Will Early Nominations Lead to Voter Disinterest?

The other day I received an e-mail from my cousin Kathy in California. Kathy is one of the most thoughtful people I know. Kathy teaches in the university system in California. She holds at least two graduate degrees. She is always open to new ideas. And while she and I sometimes do not agree, I know she is listening and studying different points of view. Kathy said she was thrilled when California Gov. Arnold Schwarzenegger signed the law moving the primary date in California from June to February, 2008. At last, she thought, California would be a major player on the political scene.

Then she read my commentary and realized that this had been done in haste. She understood that it was helpful to have California round out the primary season in June because otherwise the nation would see what it is like to nominate the leaders in both party primaries by, depending upon whom you believe, either February 5 or mid-March, 2008.

And that, my friends, is the problem. This has been done with too much haste. I received a similar reaction to that commentary from many others. They simply hadn’t followed the situation enough as this was happening and now we are stuck with the whole political process having been changed before our eyes.

Can anything be done at this stage? The Republican whip in the House, Rep. Roy Blunt (R.-Mo.), was asked that question at a meeting last week. Blunt is normally a proponent of having States handle as much as they can because he knows from experience that states know much better how to handle problems since the one-size-fits-all offered by the federal government usually doesn’t work.  

Blunt’s son Matt is governor of Missouri, by the way. This time, however, Blunt said he thought the federal government should step in and perhaps set up a series of regional primaries which at least would give all parts of the country a chance to participate in the primary system.

I, too, usually favor states over the federal government unless it is a matter of having an equal chance at obtaining an education. President Dwight D. Eisenhower was correct to send the troops to Little Rock to enforce the federal law which decreed that Black children were entitled to a decent education and that keeping them out of the public school system was wrong. That offended the states-righters to the point that it took decades for an equal education for minorities finally to be accepted. To this day that issue is debated in some circles. My view is that it would have been preferable for states to have enforced the law but since their position was immortalized by the late Alabama Gov. George C. Wallace, who stood in the school house door shouting “Segregation forever,” Eisenhower was correct in doing what he did, even though it cost his party support in the South.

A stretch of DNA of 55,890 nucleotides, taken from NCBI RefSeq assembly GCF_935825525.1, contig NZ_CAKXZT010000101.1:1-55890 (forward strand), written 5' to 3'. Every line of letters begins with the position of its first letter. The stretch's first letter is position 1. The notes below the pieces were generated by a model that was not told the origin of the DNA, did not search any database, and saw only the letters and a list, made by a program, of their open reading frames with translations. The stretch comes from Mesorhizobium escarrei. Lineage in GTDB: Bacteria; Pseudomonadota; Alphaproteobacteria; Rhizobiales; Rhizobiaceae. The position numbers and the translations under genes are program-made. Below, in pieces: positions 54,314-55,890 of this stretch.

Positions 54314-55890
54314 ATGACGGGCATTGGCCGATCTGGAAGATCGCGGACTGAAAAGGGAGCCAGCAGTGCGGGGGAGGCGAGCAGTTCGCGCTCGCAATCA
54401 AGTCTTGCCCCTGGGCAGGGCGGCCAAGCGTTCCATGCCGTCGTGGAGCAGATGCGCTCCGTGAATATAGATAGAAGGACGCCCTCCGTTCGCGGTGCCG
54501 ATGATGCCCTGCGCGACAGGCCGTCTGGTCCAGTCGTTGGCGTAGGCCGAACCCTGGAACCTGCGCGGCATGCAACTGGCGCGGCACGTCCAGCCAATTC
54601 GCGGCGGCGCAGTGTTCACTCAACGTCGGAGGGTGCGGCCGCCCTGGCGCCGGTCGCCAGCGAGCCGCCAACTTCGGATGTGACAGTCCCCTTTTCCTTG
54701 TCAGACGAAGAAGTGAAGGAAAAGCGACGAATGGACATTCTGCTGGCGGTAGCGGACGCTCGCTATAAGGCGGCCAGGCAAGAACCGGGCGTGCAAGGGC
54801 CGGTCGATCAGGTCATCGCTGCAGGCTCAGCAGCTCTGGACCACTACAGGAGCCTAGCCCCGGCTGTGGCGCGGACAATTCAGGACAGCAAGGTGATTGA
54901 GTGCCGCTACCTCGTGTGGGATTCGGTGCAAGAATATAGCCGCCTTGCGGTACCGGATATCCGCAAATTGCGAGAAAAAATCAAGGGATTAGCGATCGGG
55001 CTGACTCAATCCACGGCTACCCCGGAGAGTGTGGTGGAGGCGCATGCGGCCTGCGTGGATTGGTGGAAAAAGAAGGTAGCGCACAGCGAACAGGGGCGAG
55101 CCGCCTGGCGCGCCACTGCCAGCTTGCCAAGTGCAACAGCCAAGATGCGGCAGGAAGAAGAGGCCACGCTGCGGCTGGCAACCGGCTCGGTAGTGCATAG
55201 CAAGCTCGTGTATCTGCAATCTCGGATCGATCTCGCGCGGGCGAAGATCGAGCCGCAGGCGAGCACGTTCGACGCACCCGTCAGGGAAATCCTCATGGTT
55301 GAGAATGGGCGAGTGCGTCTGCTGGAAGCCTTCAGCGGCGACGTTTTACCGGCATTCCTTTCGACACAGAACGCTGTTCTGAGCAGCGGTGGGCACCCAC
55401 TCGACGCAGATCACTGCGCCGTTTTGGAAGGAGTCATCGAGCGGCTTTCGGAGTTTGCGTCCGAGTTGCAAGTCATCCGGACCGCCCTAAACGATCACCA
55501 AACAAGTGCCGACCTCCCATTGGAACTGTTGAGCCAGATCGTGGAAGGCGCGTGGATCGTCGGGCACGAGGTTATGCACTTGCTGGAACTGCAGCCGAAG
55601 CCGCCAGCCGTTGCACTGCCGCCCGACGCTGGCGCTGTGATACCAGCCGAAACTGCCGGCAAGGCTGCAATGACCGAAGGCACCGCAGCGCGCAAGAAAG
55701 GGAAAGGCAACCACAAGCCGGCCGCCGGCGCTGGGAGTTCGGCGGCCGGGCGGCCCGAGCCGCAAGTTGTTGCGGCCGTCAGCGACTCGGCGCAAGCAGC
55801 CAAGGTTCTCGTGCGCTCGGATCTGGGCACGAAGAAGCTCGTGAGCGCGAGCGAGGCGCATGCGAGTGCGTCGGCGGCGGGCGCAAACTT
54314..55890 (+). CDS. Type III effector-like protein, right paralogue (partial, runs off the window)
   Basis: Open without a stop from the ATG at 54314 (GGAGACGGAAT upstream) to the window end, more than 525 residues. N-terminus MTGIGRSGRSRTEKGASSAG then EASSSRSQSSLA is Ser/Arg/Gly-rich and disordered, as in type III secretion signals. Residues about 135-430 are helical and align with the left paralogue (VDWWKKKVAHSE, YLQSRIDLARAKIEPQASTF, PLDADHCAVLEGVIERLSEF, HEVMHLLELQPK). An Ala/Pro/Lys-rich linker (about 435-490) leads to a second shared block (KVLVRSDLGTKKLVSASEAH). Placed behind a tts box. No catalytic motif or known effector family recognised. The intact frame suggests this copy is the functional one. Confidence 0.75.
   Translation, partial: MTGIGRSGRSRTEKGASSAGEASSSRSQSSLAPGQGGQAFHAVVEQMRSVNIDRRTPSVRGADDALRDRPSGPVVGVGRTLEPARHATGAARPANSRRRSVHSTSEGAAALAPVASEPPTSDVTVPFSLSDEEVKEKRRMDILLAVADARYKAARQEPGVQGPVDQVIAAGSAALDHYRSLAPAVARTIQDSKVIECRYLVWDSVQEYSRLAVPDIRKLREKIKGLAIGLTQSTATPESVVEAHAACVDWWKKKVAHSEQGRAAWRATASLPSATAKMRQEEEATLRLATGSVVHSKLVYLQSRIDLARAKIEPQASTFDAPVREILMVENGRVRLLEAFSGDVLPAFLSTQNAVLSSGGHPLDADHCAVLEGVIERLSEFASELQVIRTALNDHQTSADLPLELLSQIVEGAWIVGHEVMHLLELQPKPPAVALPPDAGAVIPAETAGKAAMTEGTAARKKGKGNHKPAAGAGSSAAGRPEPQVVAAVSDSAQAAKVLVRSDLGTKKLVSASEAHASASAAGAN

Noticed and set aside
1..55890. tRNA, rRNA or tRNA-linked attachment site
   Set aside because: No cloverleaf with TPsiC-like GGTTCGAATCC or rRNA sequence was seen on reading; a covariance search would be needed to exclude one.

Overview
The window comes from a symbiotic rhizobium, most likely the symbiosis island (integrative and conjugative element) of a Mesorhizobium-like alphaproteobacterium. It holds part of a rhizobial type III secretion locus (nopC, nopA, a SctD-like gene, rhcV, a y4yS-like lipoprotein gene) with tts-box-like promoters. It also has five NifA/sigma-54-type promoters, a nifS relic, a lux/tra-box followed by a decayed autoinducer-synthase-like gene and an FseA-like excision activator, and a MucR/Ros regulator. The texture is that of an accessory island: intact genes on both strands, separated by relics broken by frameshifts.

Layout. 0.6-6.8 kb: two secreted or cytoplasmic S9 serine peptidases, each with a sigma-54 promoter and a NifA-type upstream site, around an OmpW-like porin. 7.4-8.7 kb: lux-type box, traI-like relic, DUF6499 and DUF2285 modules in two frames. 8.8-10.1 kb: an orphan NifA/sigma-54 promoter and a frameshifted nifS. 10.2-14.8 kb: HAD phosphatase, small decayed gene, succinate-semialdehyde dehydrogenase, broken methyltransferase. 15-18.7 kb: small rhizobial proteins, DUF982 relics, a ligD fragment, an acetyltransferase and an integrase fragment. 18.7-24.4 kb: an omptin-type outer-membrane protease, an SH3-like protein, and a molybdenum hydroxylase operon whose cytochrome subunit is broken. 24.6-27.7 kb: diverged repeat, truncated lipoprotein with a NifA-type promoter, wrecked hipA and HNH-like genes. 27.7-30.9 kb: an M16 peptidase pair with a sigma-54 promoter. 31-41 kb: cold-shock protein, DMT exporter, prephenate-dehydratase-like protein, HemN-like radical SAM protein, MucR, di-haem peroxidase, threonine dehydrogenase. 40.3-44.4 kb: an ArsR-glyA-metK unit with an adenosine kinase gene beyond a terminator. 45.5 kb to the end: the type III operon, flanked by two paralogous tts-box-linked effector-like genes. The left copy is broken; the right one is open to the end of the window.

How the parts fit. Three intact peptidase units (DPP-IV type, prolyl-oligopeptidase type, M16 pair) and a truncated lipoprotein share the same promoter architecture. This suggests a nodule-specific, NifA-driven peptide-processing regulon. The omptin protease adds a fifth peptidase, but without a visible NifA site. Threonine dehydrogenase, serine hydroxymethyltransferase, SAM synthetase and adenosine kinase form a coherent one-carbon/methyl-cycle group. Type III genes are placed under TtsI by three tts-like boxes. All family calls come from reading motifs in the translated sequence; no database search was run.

I regret Rep. Blunt’s answer but I agree with it. Since a few big states have taken away political power from small states, making them irrelevant, perhaps it is time for the Federal government to step in. The question would be whether a bill establishing regional primaries or any other reasonable solution could pass the Congress. If action were taken in the next few months it would not be too late to remedy the situation. I doubt that such a bill could clear both Houses to be signed by the President in such a short time frame. Moreover, I see no incentive on the part of the Democrats, at least in the House, to enact such a bill. Think about it. They have strong majorities of House members plus two senators each in California, New York and Illinois. It is in their interest to let the big states dictate the show. The Senate is a little different story. There small states are on a par with the large. A hindrance to any such legislation is that some of the small states have Republican United States senators. I doubt that Sen. Harry M. Reid (D.-Nev.), who hails from a small state, will be moved to set up regional primaries after large-state governors and senators get on his back.  It is a lead-pipe cinch that the self-proclaimed most powerful woman in the world, Speaker Nancy Pelosi (D.-Calif.), would tell the drafters of a regional primary system to go shove it, if you would pardon the expression.

So while any idea can be introduced in the form of a bill, and I don’t doubt that Blunt could find some Democrats as lead co-sponsors, I see no chance of this passing. Republicans would need to take back the House for any such bill to have a chance of passage and then we would be speaking of the 2012 election. By all measure Democrats are likely to increase their strength in the Senate in 2008. Republicans have many weak candidates to defend and there currently are only one or two vulnerable Democrats. So, I hope you will enjoy the ride, America. You had better pay attention to what the candidates of both parties say. Early next year it will be all over save the general election and the public may well be so sick and tired of the nominees that the electorate will turn off and go into a deep political slumber.